4 SIM UMTS Networks AuC IMSI,K user id request IMSI (IMSI,K) for every subscriber IMSI (identifying K) K,RAND,SQN,AMF f 1, f 2, f 3, f 4, f 5,OPc K,RAND,AUTN RAND,AUTN=(SQNAK,AMF,MAC) SQNAK,MAC,XRES,CK,IK f 1, f 2, f 3, f 4, f 5,OPc SQN,XMAC,RES,CK,IK RES Reject if SQN out of range or XMAC MAC Reject if XRES RES encrypted communication under session key (CK,IK) Fig. 1. Simplified AKA protocol between a USIM card and an AuC in 3G networks. slight amount of secrets in its specifications, e.g., the (fixed) parameter OPc is usually kept secret by mobile operators. Once an adversary recovers all the secrets stored in the USIM, he can clone it by loading the same configuration into a blank card. As mentioned in introduction, the next sections will investigate the impact of these secret parameters for physical security. 2.2 The MILENAGE Algorithm The MILENAGE algorithm [13] is a suite of mathematical functions, f1,..., f5, that are based on the AES-128. For the purposes of this paper, it suffices to consider the computation of this algorithm on the USIM side of the AKA protocol, as depicted in Figure 2. In particular, we will focus on f5. It is used to compute AK=f5 k (RAND) and thus allows to recover SQN = (SQN AK) AK, which is in turn used to compute XMAC = f1 k (SQN, RAND, AMF). Note that if XMAC does not equal to MAC, the USIM authentication will terminate and signal an error message, which means the rest of the functions (i.e. f2, f3 and f4) will not be computed. Therefore, f5 is a target of choice for our power analysis investigations. Yet, we mention that other functions f1, f2, f3 and f4 are similarly defined, and we refer to [16] for details on their specifications. As depicted Figure 3, f5 takes RAND, OPc and K as 16-byte inputs, and computes: M 1 = E k (RAND OP c), M 2 = Rotate r2 (M 1 OP c), M 3 = E k (M 2 c2), AK = M 3 OP c, (1)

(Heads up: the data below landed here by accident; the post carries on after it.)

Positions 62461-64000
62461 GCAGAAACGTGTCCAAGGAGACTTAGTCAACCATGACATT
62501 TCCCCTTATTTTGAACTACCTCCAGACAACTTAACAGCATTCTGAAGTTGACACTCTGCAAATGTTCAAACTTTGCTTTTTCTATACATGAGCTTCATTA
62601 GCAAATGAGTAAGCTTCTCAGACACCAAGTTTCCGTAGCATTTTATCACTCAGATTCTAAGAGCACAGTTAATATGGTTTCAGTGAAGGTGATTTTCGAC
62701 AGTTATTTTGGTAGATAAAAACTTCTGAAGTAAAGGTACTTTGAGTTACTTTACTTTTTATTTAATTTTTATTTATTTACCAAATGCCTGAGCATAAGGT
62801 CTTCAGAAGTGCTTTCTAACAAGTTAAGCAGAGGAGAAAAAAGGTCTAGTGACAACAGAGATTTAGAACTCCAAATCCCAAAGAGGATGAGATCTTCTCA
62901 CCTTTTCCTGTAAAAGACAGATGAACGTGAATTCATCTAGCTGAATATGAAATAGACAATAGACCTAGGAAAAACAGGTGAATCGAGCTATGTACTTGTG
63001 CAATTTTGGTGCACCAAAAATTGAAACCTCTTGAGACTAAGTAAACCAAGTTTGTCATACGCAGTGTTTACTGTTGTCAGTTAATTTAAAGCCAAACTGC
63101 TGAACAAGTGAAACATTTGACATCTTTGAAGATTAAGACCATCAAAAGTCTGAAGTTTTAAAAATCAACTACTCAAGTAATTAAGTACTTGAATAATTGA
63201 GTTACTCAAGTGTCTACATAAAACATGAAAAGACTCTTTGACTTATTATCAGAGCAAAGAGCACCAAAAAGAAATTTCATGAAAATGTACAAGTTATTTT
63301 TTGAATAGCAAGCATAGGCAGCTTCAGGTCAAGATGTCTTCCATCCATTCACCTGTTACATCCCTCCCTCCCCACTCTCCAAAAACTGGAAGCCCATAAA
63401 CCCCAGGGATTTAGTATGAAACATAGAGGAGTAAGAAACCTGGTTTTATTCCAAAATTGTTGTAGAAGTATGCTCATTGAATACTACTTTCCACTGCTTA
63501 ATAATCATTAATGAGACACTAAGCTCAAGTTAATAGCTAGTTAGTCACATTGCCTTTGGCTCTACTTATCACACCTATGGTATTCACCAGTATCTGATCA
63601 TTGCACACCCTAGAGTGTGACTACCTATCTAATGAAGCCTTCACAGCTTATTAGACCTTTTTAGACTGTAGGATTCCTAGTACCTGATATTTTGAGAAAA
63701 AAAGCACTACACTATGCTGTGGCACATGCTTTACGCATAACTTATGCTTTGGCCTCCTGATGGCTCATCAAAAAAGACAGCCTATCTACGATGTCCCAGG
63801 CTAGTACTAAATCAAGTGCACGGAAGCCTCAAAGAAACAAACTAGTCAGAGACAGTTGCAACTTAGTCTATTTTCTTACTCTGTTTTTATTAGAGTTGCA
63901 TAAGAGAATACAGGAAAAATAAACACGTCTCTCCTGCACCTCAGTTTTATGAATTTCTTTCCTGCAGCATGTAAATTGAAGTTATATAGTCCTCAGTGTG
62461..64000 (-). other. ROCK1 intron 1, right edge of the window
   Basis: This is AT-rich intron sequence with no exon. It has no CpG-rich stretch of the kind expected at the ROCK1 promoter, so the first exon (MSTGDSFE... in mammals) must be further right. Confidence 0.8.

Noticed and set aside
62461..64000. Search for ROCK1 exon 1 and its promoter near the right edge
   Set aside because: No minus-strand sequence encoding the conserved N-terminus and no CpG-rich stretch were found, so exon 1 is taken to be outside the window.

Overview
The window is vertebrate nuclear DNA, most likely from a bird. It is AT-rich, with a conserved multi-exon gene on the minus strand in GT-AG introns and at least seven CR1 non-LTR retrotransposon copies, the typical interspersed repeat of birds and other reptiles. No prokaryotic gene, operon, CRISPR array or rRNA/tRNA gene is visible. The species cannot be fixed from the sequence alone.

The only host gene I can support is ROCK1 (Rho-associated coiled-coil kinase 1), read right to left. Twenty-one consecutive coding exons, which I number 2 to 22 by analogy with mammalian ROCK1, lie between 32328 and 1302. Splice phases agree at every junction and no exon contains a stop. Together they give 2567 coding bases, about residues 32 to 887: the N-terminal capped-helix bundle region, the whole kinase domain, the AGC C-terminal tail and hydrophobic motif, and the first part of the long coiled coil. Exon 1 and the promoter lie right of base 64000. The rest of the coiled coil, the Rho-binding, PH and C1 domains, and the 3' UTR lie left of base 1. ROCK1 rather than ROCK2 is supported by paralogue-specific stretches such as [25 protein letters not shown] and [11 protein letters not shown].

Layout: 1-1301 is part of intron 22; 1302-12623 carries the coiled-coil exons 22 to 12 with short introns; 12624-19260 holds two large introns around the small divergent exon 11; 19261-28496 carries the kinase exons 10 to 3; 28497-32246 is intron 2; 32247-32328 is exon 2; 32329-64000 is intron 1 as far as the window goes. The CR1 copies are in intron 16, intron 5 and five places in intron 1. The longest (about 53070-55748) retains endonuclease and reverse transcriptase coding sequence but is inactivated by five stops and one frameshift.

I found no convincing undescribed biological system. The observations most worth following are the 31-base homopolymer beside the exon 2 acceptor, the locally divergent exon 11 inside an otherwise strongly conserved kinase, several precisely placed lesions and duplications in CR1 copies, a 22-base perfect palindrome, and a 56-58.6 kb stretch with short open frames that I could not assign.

5 RAND AUTN f5 SQN AK AMF MAC AK K SQN f1 f2 f3 f4 XMAC RES CK IK Fig. 2. Illustration of the computation of MILENAGE on a USIM. RAND OPc E k OPc rotate by r2 c2 E k OPc AK Fig. 3. Illustration of f5. where denotes bitwise XOR, Rotate r2 denotes rotate-by-r2-bits, and E k is the AES-128 [12]. Operator-defined parameters. OPc is a secret value chosen by the operator and fixed once for all its USIMs. Other parameters such as r1,..., r5 and c1,..., c5 have default values suggested by 3GPP specification [1], but they are also configurable (to secret values) by operators. 2.3 Side-channel attacks Side-channel attacks generally exploit the existence of data-dependent and physically observable phenomenons caused by the execution of computing tasks in microelectronic devices. Typical examples of such information leakages include the power consumption and the electromagnetic radiation of integrated circuits. We will focus on the first one in the rest of this paper. The literature usually divides such attacks in two classes. First, Simple Power Analysis (SPA) attempts